Drug addiction can be damaging for several reasons, most notably the toll it takes on a user’s physical and mental health. In this article, we’ll be concentrating specifically on how substance use can affect athletic performance…
‘Doping’ or drug use in sports isn’t a new phenomenon. Each year, an increasing number of athletes are abusing substances as a means to get high, or to improve their athletic performance. Though stimulants and steroids are likely to be the main drugs that spring to mind when discussing drug abuse in the sports industry, they’re not the only types of drugs that are regularly used.
According to the journal Substance Abuse and Rehabilitation, only an estimated 3 percent of college athletes use stimulant drugs. In comparison, 75 to 93 percent of college students use alcohol, 52 percent use opiates, around 40 percent use tobacco, and 28 percent use cannabis.
In this article, we’ll discuss some ways in which drug addiction can have a negative impact on your athletic performance and why you should avoid getting caught up in an exchange, or even worse, importation of drugs offence.
Lack of Sleep
Cocaine and amphetamine-like drugs (such as methamphetamine) are among the most potent dopamine-increasing drugs. Their repeated misuse can lead to severe sleep deprivation.
Even depressant drugs, such as alcohol, can cause a lack of sleep if the substance is abused regularly. Though alcohol has sedative effects that can induce feelings of relaxation and sleepiness, chronic users of alcohol suffer from an increase in sleep latency and lack of cause REM sleep. These two factors combined often result in shorter sleep durations and more sleep disruptions.
Ever woke up from a hangover feeling knackered? Well, now you know! It’s no wonder, then, that a of sleep can severely alter an athlete’s performance and leave them feeling worn out, lethargic and weak.
High Blood Pressure
There are several chemical substances and medicines that can cause high blood pressure. Notably, these include antidepressants, alcohol, testosterone, and anabolic steroids, as well as nicotine and even nasal decongestants.
The risks of high blood pressure are great, and one of the main causes of strokes and heart attacks. The problems arise when blood pressure is consistently high, and the heart is continually having to work harder than it should to shuttle blood around your body.
Bearing in mind exercise increases heart rates, high blood pressure is something that all athletes should seriously consider before taking any type of drug. If you’re unsure about your blood pressure, why not visit a doctor to have your blood tested? Normal, or ‘healthy’, blood pressure has a systolic reading of between 90 and 140 mmHg and a diastolic reading of between 60 and 90 mmHg.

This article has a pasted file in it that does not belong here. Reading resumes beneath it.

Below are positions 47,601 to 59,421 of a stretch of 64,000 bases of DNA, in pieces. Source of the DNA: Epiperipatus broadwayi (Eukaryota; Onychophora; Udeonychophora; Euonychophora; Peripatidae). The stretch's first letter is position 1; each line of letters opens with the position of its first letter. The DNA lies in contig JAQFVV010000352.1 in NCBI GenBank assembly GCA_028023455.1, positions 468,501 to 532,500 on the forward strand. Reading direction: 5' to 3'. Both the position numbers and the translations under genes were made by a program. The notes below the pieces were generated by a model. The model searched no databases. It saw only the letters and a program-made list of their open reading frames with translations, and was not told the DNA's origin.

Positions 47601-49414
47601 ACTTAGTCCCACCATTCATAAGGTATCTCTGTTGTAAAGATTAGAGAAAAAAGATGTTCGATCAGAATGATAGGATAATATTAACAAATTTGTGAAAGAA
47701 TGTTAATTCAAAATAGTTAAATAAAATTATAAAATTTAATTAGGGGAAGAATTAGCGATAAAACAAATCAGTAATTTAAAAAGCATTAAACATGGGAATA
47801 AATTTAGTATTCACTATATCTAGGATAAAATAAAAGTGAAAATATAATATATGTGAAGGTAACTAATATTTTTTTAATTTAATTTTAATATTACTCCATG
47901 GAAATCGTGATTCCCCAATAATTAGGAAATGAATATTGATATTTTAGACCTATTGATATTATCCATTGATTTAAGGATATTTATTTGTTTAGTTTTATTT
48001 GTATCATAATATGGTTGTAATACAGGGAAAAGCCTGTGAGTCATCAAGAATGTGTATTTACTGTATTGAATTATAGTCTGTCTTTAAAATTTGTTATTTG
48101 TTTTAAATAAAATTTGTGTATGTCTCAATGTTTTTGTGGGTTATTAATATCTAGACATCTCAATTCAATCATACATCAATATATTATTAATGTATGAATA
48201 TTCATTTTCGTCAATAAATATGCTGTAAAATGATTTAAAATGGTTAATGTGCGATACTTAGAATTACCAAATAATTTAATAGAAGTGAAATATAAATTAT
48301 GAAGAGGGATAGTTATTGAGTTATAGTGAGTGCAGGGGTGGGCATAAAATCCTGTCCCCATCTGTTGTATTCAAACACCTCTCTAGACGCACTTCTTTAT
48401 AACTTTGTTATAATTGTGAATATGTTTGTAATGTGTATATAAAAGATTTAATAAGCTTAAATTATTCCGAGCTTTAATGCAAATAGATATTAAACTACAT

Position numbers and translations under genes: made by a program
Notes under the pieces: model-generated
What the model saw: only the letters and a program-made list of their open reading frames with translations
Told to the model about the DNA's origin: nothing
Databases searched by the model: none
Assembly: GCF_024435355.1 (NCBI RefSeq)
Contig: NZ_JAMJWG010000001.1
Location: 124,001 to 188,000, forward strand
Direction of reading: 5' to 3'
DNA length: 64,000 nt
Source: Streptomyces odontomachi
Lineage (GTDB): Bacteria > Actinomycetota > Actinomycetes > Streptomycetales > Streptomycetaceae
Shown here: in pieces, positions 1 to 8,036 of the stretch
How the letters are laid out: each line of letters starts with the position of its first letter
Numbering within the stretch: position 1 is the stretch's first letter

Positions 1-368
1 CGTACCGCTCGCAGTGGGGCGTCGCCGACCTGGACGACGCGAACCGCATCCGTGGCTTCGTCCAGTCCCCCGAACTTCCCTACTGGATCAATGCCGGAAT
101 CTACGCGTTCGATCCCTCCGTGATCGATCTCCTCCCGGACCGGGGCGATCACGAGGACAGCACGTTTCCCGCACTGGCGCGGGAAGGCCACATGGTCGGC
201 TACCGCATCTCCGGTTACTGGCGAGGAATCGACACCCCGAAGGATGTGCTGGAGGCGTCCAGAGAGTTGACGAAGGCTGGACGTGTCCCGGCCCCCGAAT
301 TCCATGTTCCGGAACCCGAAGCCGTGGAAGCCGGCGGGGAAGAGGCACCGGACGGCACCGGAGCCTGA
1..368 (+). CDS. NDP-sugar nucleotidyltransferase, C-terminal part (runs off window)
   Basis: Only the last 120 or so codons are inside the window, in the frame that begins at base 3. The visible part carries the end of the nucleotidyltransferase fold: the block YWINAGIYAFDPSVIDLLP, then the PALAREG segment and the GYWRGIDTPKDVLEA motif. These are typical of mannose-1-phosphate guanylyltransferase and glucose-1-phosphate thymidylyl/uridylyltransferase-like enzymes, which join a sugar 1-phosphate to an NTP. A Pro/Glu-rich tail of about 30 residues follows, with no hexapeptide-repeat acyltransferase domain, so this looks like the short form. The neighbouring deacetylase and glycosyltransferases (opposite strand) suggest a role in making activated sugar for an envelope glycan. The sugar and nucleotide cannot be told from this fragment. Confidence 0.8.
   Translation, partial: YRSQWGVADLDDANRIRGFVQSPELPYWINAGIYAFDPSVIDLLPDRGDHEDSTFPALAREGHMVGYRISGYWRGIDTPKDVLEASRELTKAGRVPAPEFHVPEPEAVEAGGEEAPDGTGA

Abnormalities in Liver Function
Muscles use creatine to produce energy, which increases lean muscle mass and improves muscle energy. Though creatine is a natural substance, it’s also produced in laboratories around the world and sold as a supplement.
The liver and kidneys must filter creatine, so taking an excessive amount can put a strain on the liver and kidneys. As with excessive use of alcohol or any other drug, chronic use of performance-enhancing drugs can lead to liver abnormalities and even liver tumours – none of which are particularly useful when trying to compete in sports!
Loss of Coordination
Though some sports are based upon speed and strength, many depend on a level of coordination. This is particularly the case in competitive sports where you must aim, such as darts, javelin, and tennis.
A lack of coordination occurs when the communication between the brain, and other parts of your body, is disrupted. One of the things that can cause this break in communication is the chemicals found in drugs that are commonly abused. As such, drug users often find that their addiction impairs their motor functions and leaves them less coherent.
Early signs of ataxia include dizziness, hearing problems, issues with balance, clumsiness and difficulty swallowing.
Fluid Retention & Swelling
Another common side-effect of drug addiction can be fluid retention, which results in mass swelling. Usually, fluid is released from the blood into body tissues through a network called the lymphatic system, and fluid retention occurs when the fluid isn’t removed from the tissues.
As well as it not looking particularly attractive, fluid retention can cause aching and pain in the joints, as well as rapid weight gain. As a result, athletes that experience swelling may find it difficult to train and work to the best of their ability.
Can You Think of Any Other Ways Drug Addiction Can Affect Athletic Performance?
In this post, we’ve discussed five main ways that extreme drug use can harm your body. As with most lists, this isn’t exhaustive and we advise that, if you’re struggling, you contact a doctor for further information.
Drug use is heavily prevalent in the sports industry, and the ease with which you can buy prescription drugs and performance-enhancing drugs online spurs this even more. What’s more, competitive sports are often incredibly stressful, so it’s no surprise that athletes are tempted to purchase substances to help their performance.
To reduce the number of athletics that are taking these types of drugs, legislation needs to tighten. What’s more, the industry needs to improve awareness of the long-term negative effects, rather than drugs short-term gain.
Please be advised that this article is for general informational purposes only, and should not be used as a substitute for advice from a trained medical professional. Be sure to consult a medical professional or healthcare provider if you’re seeking medical advice, diagnoses, or treatment. We are not liable for risks or issues associated with using or acting upon the information on this site.